Tag Archives: solitude

Dawn in the Desert

cacticm51-23nv16_p1030216bWe’ve just spent a week in desert areas of southern Arizona, and it has helped me appreciate again the great variety and diversity of life on this planet, as well as the nature of our own growth.

When I was a boy, the Walt Disney company released a fascinating and beautiful film called The Living Desert. It taught a lot about the life we don’t see when we gaze out over a landscape filled with sagebrush and cactus—about the insects, reptiles, plants, birds, and other creatures that go about living in an interactive ecosystem.

By day, deserts look very bleak and forbidding. But dawn or sunset shows things in a different light.


There is struggle here for life,

challenge on every side,

and peril in the living things,

both plant and predator.

Thorns and spines protect

hardy plants and tenacious trees

sucking scarce moisture from the earth.

applesrx-23nv16_dsc00986bOnly on penalty of pain

can hungry desert dwellers

taste green succulence.

Venom, claws, and tearing teeth

are survival tools

for animals born and bred

in this environment.

There is no ease here

for any living thing.


So, too, for humans.

Some choose desert places

for their solitude,

or for opportunity

to do and be freely,

without dictate

of strict society.

Others choose luxuriant habitats

where thorns and spines,

venom and ripping claws

are seldom visible.

Rarely do we look, and understand,

that every environment,

whether place of choice

or of inevitable destiny,

has its frightening perils,

some obvious to the eye,

some disguised as pleasure.


A dawning in the desert

or the setting of the sun

put new and clear perspective

needlesrx-23nv16_dsc00989bon spikes and thorns and armor

and the life that these protect.

What endures here is hardy,

prepared for constant struggle,

magnificent in strength

and ability to thrive,

beautiful in resolve.


Blessed are the wise

who can see the beauty.


Lessons from Solitary Roads

S Ut Fb15_1010363

It is easy to feel dwarfed by the landscape in some of Southern Utah’s red rock canyons.

Utah State Highway 95 on a bright February morning would have to be one of the less-traveled roads in the country. In 30 miles we met only one car and passed none. It seemed we had the beauty and majesty of the area almost to ourselves.

The road is solitary—but not necessarily lonely. As we drove through the cedars near Blanding, climbed up over Comb Ridge, appreciated the view across a canyon, there were magnificent vistas around every bend in the road. There were also the inevitable traces of humanity—notably in the multiple white jet contrails crisscrossing the bright blue sky, like some gigantic game of tic tac toe. And there were ghosts.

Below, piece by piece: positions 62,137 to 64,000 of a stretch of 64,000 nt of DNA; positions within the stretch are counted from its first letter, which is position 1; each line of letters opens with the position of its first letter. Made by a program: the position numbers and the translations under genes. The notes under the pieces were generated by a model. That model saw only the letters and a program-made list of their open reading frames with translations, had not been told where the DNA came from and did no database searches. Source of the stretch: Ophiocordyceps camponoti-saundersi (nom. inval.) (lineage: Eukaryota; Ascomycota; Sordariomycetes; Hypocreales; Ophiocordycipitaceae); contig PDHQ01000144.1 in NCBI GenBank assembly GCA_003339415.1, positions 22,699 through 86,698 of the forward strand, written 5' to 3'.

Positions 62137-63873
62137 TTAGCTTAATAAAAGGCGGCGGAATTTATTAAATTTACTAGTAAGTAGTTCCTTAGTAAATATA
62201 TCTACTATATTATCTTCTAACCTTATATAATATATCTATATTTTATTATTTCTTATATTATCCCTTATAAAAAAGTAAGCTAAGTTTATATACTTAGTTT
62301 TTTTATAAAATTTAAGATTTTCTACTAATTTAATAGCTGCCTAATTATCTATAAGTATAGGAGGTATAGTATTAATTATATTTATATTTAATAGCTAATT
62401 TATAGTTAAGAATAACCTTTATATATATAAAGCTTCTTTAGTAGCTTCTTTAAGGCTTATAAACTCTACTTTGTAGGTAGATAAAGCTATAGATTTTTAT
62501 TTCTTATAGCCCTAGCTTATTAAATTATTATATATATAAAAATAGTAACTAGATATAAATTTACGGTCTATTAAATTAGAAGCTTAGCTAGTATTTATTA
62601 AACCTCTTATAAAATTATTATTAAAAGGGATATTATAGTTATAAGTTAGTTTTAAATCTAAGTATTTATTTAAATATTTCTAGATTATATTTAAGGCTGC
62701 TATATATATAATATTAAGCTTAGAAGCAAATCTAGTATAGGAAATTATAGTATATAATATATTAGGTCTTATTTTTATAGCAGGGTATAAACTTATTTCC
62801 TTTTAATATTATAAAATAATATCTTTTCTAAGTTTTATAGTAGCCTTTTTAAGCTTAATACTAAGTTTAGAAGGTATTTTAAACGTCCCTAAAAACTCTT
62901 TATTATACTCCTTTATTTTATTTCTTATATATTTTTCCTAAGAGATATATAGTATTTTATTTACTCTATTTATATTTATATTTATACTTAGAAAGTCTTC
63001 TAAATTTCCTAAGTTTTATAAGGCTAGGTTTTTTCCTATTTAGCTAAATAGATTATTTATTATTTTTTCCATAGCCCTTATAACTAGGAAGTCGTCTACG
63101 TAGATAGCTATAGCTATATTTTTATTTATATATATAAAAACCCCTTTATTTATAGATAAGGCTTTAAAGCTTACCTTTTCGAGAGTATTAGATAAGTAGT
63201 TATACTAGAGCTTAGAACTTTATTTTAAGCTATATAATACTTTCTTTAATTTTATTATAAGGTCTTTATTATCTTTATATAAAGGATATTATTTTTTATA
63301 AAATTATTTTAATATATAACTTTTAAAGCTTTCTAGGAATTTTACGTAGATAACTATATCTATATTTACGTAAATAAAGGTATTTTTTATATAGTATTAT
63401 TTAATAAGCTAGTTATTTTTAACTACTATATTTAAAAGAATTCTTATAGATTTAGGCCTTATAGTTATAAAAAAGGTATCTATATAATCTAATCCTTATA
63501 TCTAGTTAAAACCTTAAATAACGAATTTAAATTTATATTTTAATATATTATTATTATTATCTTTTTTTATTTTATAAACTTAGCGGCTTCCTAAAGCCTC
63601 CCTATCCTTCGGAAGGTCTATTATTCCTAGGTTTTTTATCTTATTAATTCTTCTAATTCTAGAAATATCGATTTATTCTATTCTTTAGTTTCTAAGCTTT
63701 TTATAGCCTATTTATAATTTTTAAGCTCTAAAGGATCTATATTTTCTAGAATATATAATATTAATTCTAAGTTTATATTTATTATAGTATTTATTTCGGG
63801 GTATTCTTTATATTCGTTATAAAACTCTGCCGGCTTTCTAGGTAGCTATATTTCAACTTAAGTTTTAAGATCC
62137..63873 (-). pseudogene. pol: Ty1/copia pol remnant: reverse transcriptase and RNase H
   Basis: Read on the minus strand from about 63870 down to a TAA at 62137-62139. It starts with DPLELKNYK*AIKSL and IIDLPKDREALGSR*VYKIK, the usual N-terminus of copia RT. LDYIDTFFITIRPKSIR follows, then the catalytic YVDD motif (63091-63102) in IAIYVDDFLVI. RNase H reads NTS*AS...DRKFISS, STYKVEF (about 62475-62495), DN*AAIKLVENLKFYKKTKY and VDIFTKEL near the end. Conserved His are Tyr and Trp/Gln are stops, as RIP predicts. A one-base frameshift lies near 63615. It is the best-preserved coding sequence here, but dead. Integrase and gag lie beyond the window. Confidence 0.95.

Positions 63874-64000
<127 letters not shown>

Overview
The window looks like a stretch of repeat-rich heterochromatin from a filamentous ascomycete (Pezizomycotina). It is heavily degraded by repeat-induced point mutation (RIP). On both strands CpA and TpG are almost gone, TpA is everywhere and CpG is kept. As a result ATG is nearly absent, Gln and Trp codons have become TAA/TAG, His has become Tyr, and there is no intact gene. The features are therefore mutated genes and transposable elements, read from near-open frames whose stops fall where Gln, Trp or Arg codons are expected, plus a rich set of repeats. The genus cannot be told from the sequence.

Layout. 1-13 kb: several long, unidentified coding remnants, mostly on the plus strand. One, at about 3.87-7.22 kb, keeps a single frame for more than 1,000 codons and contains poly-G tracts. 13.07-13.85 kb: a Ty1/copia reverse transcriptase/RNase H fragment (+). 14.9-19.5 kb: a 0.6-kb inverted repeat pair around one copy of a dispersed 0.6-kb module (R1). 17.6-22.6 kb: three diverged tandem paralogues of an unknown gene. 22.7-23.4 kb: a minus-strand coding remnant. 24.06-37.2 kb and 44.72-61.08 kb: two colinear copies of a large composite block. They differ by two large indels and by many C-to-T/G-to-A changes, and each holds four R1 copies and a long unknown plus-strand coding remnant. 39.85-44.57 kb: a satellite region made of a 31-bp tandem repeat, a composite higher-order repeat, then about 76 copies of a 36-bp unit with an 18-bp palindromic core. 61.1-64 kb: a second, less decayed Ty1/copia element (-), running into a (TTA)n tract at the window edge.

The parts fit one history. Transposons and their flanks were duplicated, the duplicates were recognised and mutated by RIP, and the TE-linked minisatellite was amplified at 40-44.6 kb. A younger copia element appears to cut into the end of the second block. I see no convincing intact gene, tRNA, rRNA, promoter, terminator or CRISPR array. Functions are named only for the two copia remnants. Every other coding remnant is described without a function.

We found the ghosts at a small Indian ruin just off the highway. Once a family or a small group of families lived there in the dwellings whose ruins still stand, and apparently used the kava for worship. Somewhere among the nearby cedars they planted maize and other food crops. It is easy to imagine small children playing around the walls of these dwellings while a mother grinds corn nearby. How long ago? For how many generations? Were the people here part of an extended family—relatives, perhaps, of the people who lived at another site about a mile away?

S Ut Fb15_1010353

A hole carved through solid rock leaves a natural bridge, one of many in the area.

A few miles farther on, we came to Natural Bridges National Monument. It is an area worthy of years of study. And yet in only an hour on its scenic loop road we had the opportunity to appreciate dozens of nature’s wonders—huge natural bridges and other sculptures in stone. What might we gain by spending time here among the work of eons—by slowing down the pace of our lives?

Farther along, we crossed the Colorado River at Hite, on a steel span arching over the river’s deep gorge. From the scenic overlook a few miles beyond, the bridge down in the canyon looks almost like a toy.

At the overlook, we met a couple giving their retirement years to charitable work. The trailer behind their pickup was full of donated items to be distributed to needy families and children in small towns and settlements of Southern Utah. We had to admire the way they are using their time in this life. It gave us the opportunity to reflect on our own efforts to help others: Are they equally useful?

Cap Reef Fb15_1020364

Ancient etchings on a canyon wall obviously were meant to convey information. Was it a story about a hunt?

S Ut Fb15_1020418

Three generations of schoolchildren etched their names into this boulder behind the Fruita School.

In Capitol Reef National Monument, we were once more dwarfed by towering stone monuments. Here, too, we found traces of humanity from generations past, in ancient Indian petroglyphs etched on canyon walls, apparently telling the story of some long-ago hunt. We saw the human touch in the names of schoolchildren etched on a boulder behind a rural schoolhouse; their etchings are dated between the beginning and the middle of the last century. Rock etchings were social media long before there were Internet sites and smartphones—a way for people to record their passing, their temporary inclusion in this landscape.

Somehow we found comfort in seeing the world on this scale—on a scale where we were only very small parts of a much larger scene. There was enjoyment, and some fascination, in meeting a few of the people who cling to a vanishing lifestyle in lightly populated places like these. Some have deliberately chosen to take themselves away from the congestion, from the more hectic lifestyle, from the intellectual and spiritual impact of urban areas.

And we had to wonder: Are we, living in the state’s most densely populated, most frenetic area, more in touch with the real world, or are they?